Fantasy Baseball Player Prospecting: Jose Iglesias, more

by Chris Hadorn on April 21, 2011 @ 13:51:14 PDT


Your fantasy baseball rankings look a little stale.'s Fantasy Baseball Player Prospecting series highlights the exploits of minor league baseball players, including top MLB prospects. Find out who'll make an impact, whether it's in your rotisserie or head-to-head baseball game next week or in your fantasy baseball keeper league two years from now.

American League shortstop primer

High minors

Jose Iglesias, Boston Red Sox (Triple-A Pawtucket)

Baseball fans will soon hear a lot about this Cuban shortstop, but he's more of defensive wiz than a fantasy contributor. Despite a respectable .291 career average in the minors, Iglesias' total offensive game is pretty bland. He has yet to hit a professional homer and has never topped double digits in steals, and he is a free swinger who doesn't walk much. In 35 at-bats this year, Iglesias is batting .257 with two RBIs, six runs and one stolen base.

Christian Colon, Kansas City Royals (Double-A Northwest Arkansas)

The Royals aggressively placed Colon, the No. 4 overall pick from the 2010 draft, in Double-A, where he is hitting only .205 through 44 at-bats. But he has shown a diverse set of offensive skills, evident in his two homers, two steals and eight walks to only five strikeouts. The former Cal State Fullerton star projects as a .280 hitter who can reach double digits in both homers and steals.

Grant Green, Oakland Athletics (Double-A Midland)

The 2009 first-round selection put up good baseball-card numbers in the California League last year, hitting .318 with 20 homers, 39 doubles, 87 RBIs and nine steals. Green also struck out 117 times to only 38 walks, which raises skepticism about how legitimate his performance was in a hitter's circuit. Green has gotten off to a slow start in the Texas League (.184), but he has shown a better grasp of the strike zone (six BBs, eight K's). Green projects as a power-hitting middle infielder with a middle-of-the-road batting average at best. The big question is whether he has enough glove to stick at shortstop.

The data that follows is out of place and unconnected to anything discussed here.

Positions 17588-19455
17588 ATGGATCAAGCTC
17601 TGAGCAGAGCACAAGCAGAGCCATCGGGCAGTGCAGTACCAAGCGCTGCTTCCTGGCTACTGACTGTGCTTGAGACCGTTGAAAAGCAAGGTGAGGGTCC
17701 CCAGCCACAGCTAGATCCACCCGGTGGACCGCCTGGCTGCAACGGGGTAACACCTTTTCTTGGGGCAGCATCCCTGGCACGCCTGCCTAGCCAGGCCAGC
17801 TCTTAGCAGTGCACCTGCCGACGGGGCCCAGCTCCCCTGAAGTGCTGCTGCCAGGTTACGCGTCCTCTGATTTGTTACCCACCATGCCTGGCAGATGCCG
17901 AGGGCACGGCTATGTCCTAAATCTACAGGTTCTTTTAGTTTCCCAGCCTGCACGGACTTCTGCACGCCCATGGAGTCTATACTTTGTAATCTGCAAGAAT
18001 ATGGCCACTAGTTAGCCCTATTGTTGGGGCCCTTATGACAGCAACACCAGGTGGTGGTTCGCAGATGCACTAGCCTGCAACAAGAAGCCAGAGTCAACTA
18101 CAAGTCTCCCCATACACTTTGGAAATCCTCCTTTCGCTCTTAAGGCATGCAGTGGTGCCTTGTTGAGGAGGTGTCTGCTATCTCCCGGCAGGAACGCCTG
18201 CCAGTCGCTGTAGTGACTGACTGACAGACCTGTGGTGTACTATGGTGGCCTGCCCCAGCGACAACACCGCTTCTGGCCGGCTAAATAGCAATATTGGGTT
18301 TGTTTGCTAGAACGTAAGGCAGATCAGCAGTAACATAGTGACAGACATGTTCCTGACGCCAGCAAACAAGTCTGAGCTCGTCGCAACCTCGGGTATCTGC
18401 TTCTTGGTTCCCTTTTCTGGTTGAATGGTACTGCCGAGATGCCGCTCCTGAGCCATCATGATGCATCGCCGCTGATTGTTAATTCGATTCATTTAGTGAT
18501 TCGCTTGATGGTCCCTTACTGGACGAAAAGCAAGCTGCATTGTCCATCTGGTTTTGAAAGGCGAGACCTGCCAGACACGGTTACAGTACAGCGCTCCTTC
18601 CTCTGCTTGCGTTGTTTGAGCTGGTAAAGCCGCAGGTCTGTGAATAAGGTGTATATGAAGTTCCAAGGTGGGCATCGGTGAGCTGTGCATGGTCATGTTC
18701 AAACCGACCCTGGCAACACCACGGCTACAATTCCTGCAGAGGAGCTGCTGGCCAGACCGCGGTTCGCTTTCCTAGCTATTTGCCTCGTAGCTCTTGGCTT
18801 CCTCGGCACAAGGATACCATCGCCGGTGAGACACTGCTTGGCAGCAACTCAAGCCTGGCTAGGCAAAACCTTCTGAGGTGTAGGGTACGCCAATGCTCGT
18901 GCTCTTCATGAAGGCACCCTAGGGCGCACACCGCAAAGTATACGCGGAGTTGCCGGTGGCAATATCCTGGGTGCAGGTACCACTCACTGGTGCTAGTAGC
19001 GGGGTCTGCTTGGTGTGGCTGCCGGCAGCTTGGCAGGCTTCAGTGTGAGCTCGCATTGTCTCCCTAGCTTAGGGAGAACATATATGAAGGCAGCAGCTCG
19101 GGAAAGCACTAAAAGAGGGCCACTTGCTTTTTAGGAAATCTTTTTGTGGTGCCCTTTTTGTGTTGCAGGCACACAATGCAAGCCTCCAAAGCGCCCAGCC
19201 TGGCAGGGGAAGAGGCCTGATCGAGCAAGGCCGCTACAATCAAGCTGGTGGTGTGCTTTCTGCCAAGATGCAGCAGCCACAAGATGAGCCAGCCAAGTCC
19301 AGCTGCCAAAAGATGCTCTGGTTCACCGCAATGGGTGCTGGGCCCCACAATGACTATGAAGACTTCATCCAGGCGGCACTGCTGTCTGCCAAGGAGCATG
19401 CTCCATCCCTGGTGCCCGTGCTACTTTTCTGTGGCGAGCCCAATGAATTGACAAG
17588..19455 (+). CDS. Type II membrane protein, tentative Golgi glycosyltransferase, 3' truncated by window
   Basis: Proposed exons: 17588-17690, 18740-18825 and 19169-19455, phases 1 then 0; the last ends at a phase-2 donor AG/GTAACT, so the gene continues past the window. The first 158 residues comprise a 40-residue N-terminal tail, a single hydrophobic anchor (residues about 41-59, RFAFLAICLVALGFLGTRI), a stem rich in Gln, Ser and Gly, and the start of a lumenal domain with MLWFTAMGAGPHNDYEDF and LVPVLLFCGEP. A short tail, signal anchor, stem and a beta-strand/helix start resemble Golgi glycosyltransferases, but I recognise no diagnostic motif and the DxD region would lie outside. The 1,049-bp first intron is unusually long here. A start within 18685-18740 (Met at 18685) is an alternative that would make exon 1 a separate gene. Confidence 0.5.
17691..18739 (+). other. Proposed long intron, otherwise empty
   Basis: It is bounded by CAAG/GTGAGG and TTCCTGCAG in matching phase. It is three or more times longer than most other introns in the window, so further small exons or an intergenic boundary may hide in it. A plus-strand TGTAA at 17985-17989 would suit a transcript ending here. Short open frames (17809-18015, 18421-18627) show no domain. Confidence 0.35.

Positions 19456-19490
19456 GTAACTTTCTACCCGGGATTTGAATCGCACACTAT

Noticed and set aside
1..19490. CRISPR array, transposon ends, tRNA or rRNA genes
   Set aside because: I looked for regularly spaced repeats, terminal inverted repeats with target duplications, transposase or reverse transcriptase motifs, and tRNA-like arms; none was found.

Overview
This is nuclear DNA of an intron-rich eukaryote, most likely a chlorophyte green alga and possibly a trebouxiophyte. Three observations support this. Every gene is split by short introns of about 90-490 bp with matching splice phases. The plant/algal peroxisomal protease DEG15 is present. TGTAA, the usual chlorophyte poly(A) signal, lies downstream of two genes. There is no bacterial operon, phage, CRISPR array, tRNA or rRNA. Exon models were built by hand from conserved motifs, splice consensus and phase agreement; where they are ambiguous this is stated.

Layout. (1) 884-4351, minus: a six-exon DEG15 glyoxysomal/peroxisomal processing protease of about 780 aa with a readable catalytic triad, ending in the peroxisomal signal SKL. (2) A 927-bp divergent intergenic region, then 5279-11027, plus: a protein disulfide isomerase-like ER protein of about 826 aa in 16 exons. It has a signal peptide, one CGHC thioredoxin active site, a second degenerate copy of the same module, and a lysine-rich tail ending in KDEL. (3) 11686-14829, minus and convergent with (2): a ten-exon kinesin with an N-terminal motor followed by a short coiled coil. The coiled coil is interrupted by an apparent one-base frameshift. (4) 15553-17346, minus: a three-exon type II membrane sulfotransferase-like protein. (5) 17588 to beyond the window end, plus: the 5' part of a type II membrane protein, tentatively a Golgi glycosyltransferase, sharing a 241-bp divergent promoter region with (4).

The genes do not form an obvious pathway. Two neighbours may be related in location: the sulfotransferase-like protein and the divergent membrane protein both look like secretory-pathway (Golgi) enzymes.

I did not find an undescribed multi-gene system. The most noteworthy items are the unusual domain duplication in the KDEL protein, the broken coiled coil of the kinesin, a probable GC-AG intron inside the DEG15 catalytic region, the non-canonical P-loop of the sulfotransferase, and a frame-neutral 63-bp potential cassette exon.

Tim Beckham, Tampa Bay Rays (Double-A Montgomery)

Beckham, the first overall pick of the 2008 draft, has hit only .262/.331/.373 in his professional career. Although he has stolen 43 bases in the minors, he has also been gunned down 25 times. In 51 at-bats in the Southern League this season, Beckham is hitting .255 with two homers, seven RBIs and two steals. Only 21, Beckham still has time, but it's going to be a challenge to turn his fortunes around in a tough circuit.

Low minors

Nicholas Franklin, Seattle Mariners (High Single-A High Desert)

Franklin has as promising of an offensive game as any shortstop in the minors. Last year as a 19-year-old, the switch-hitter hit .281 with 23 homers and 25 steals for low Single-A Clinton of the Midwest League. There are some long-term questions about whether he will stick at shortstop. There are even questions about his aggressive approach (123 strikeouts, 50 walks at Clinton) but he does have the uncanny bat speed to overcome some of his holes.

Jean Segura, Los Angeles Angels of Anaheim (High Single-A Inland Empire)

Segura is an explosive athlete who just moved to shortstop from second base. The Dominican is off to a torrid start in the California League, hitting .382 with four doubles, two triples, six steals and a .970 OPS through 55 at-bats. Last year in the Midwest League, Segura hit .313 with 10 homers, 79 RBIs and 50 steals. The 5-foot-10, 185-pound infielder has the wheels to compete for stolen base crowns one day.

Manny Machado, Baltimore Orioles (Low Single-A Delmarva)

Machado, the third overall pick of the 2010 draft, was taken that high because scouts loved his bat. The South Florida prep star projects as a good hitter in both the batting average and power department. Machado, 18, has held his own in the South Atlantic League, posting a .280 average and an .803 OPS in 50 at-bats.

Jurickson Profar, Texas Rangers (Low Single-A Hickory)

Scouts love Profar's glove. There are mixed opinions on how much Profar's bat will develop, but the 18-year-old has held his own so far by showing some pop, solid plate discipline and the ability to swipe bases. In only 29 at-bats, Profar is hitting .179, but the teenager already has two homers, a triple, two steals and four walks.

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About Chris Hadorn

Chris Hadorn has covered minor league and amateur prospects for more than a decade. He writes for San Diego's North County Times and has been a KFFL fantasy baseball contributor since 2006.

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